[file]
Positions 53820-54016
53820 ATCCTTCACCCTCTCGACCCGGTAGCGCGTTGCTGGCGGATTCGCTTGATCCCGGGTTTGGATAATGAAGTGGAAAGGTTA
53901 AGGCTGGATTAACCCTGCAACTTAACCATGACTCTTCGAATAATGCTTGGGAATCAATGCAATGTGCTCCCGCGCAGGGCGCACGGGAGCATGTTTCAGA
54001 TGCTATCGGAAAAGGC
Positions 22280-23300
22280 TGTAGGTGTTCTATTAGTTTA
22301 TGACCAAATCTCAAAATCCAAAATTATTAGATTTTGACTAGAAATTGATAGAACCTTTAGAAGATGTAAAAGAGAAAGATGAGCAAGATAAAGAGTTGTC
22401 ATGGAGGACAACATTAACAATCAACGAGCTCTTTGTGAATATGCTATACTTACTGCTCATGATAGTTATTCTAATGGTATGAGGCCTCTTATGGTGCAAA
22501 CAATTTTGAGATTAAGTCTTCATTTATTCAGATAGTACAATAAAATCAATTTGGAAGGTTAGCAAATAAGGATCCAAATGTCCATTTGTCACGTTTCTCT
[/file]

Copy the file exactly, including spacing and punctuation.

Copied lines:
Positions 53820-54016
53820 ATCCTTCACCCTCTCGACCCGGTAGCGCGTTGCTGGCGGATTCGCTTGATCCCGGGTTTGGATAATGAAGTGGAAAGGTTA
53901 AGGCTGGATTAACCCTGCAACTTAACCATGACTCTTCGAATAATGCTTGGGAATCAATGCAATGTGCTCCCGCGCAGGGCGCACGGGAGCATGTTTCAGA
54001 TGCTATCGGAAAAGGC
Positions 22280-23300
22280 TGTAGGTGTTCTATTAGTTTA
22301 TGACCAAATCTCAAAATCCAAAATTATTAGATTTTGACTAGAAATTGATAGAACCTTTAGAAGATGTAAAAGAGAAAGATGAGCAAGATAAAGAGTTGTC
22401 ATGGAGGACAACATTAACAATCAACGAGCTCTTTGTGAATATGCTATACTTACTGCTCATGATAGTTATTCTAATGGTATGAGGCCTCTTATGGTGCAAA
22501 CAATTTTGAGATTAAGTCTTCATTTATTCAGATAGTACAATAAAATCAATTTGGAAGGTTAGCAAATAAGGATCCAAATGTCCATTTGTCACGTTTCTCT